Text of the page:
How Can Intel Stock Get to $40 Per Share?

After just hitting $30 for the first time in 10 years, can Intel get to $40 over the next 2-3 years?

Jun 18, 2014 at 8:00AM

With Intel's (NASDAQ:INTC) stock now trading within spitting distance of $30 per share, investors buying today (as well as those continuing to hold the stock) are likely looking for sizable long-term gains going forward. With that in mind, let's see if it's reasonable to expect shares of Intel to get to $40 over the next couple of years.

Intel is not a "high multiple" company -- but that's OK
Intel is a fairly mature, mega-cap company (that is, its market capitalization tops $100 billion), so by virtue of the fact that the company is so large and considering that it has captured most of the profits in its fairly large core markets, it's not likely to be an exceptionally fast grower. As a result, this is not a stock that is likely to command a high price-to-earnings multiple. Realistically, a range of 13-17 times earnings (depending on sentiment and future expectations) is what investors should expect going forward.

So, with that in mind, a stock price of $40 per share would suggest that Intel drives somewhere in the range of $2.35 -- $3.00 per share in earnings. Interestingly enough, this isn't as difficult for Intel to achieve as it may have seemed before the company's recent upside pre-announcement.

Digging into the numbers
Per the article linked above, should Intel be able to grow revenues sequentially by just 2% over each of the next two quarters, then the company will have a line-of-sight to $54.68 billion in revenue for the year. At a 62.5% gross margin level, $19.2 billion in operating expenses, and 28% tax rate (all suggested by the recent pre-announcement), this should drive about $10.78 billion in net income, or roughly $2.16 per share.








$12.58 billion

$12.8 billion

$13.48 billion

$13.83 billion

$52.7 billion


$12.764 billion

$13.7 billion

$13.97 billion

$14.25 billion

$54.68 billion

Source: Intel, author estimates.

What's interesting, though, is that Intel's Mobile and Communications Group is losing north of $3 billion per year ($3.2 billion in 2013, likely closer to $4 billion this year). If this operating loss were wiped out (this would need to be as a result of revenue growth) -- and assuming that the rest of the business remained stabled -- then Intel could drive north of $18 billion in operating income. At a 28% tax rate, this would imply approximately $13 billion in net income.

The road to $40
If Intel is driving $13 billion in net income, that's about $2.61/share. Assuming a multiple range of between 13 and 17 times earnings, this gets us to a share price of between $34 and $44 per share. At 15.3 times earnings, Intel would become a $40 stock.

However, that's not to suggest that this will happen overnight. In order for Intel to wipe those Mobile and Communications group losses, it will need to ramp revenues from the $1.4 billion/year run-rate that we see today to somewhere between $7 and $8 billion (depending on your assumptions on margins, operating expenses, and so on).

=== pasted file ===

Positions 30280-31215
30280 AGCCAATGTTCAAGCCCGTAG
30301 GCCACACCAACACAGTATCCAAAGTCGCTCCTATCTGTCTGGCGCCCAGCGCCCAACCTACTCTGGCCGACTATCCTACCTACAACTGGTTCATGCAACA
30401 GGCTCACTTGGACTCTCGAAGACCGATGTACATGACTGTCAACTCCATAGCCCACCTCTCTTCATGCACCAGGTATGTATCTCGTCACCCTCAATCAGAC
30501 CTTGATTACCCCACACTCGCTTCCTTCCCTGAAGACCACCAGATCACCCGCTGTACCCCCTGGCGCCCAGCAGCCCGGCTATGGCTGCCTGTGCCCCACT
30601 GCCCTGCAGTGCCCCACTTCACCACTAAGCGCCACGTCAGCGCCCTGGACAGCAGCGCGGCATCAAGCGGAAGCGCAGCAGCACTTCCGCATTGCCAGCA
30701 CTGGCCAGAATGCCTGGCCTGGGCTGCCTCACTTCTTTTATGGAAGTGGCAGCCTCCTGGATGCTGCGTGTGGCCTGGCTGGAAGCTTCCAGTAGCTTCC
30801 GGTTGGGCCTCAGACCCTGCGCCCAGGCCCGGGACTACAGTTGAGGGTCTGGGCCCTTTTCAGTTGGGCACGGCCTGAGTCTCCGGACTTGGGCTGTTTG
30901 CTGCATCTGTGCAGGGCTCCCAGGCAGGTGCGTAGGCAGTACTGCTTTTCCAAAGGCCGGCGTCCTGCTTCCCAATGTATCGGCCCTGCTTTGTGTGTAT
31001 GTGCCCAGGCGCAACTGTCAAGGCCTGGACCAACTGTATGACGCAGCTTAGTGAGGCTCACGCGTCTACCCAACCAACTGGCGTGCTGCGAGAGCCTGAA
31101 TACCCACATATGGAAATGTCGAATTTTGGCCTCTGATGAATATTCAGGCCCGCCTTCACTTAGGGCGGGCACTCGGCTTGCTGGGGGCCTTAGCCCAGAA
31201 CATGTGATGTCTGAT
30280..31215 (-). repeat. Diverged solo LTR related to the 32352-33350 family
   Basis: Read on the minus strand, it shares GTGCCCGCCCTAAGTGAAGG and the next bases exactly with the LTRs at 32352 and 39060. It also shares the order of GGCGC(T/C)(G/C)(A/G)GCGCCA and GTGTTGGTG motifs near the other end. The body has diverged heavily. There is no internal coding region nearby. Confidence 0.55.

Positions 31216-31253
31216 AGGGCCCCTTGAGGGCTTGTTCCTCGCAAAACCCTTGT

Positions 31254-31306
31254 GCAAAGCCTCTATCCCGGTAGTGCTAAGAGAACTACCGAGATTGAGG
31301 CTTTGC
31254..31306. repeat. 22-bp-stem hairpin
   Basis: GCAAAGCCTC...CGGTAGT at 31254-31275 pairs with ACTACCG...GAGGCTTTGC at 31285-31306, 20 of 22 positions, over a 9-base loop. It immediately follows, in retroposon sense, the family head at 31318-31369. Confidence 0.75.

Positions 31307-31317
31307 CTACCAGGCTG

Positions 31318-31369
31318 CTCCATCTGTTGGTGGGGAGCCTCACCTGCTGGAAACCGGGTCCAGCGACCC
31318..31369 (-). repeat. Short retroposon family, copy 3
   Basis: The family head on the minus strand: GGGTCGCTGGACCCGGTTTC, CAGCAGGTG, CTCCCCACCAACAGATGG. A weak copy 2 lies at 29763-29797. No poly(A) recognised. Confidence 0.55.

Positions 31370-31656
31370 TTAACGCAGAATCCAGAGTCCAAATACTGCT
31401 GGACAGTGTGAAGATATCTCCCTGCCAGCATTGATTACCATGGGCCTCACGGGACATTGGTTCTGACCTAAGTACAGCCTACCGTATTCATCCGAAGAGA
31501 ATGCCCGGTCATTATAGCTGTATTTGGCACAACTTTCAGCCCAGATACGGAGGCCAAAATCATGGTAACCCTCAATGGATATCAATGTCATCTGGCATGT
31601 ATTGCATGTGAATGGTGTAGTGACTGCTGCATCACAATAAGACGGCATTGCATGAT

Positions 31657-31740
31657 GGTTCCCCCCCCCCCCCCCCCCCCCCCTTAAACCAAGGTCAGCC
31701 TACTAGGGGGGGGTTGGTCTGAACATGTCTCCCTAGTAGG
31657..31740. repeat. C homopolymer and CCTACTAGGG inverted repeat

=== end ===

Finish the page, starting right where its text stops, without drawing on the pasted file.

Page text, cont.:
Intel's smartphone push is vital
To get that kind of revenue, Intel will need to make an assault on the smartphone apps processor market, which is worth about $18 billion today and likely to be worth about $30 billion by 2018. 20% market share by 2018 would drive an incremental $6 billion in sales (Intel has no meaningful smartphone presence today, so it's all incremental). Further, if Intel can grab 40% of the forecasted $7.2 billion tablet chip market in 2018, then that's another $2.88 billion in sales.

In order to pull this off, Intel will need to grab share from Qualcomm, a formidable competitor that has the wherewithal to invest significant amounts into chip R&D. Further, since Qualcomm is the incumbent, it has much deeper relationships with the handset vendors which -- interestingly enough -- don't overlap too much with the PC/tablet vendors. From technological and business relationship standpoints, winning in smartphones won't be easy.

Foolish bottom line
If the PC market has truly stabilized, as Intel's recent pre-announcement suggested, then the growth in data-centers coupled with the erasure of the loss in mobile should be enough to drive earnings growth to justify a $40 stock price. This may not happen over the next six months to a year, but for long-term investors willing to be patient, Intel could deliver a cool 33% return over the next 2-3 years.

Leaked: Apple's next smart device (warning, it may shock you)
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Ashraf Eassa owns shares of Intel. The Motley Fool recommends Apple and Intel. The Motley Fool owns shares of Apple, Intel, and Qualcomm. Try any of our Foolish newsletter services free for 30 days. We Fools may not all hold the same opinions, but we all believe that considering a diverse range of insights makes us better investors. The Motley Fool has a disclosure policy.

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Jun 12, 2015 at 5:01PM

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David Hanson owns shares of Berkshire Hathaway and American Express. The Motley Fool recommends and owns shares of Berkshire Hathaway, Google, and Coca-Cola.We Fools don't all hold the same opinions, but we all believe that considering a diverse range of insights makes us better investors. The Motley Fool has a disclosure policy.

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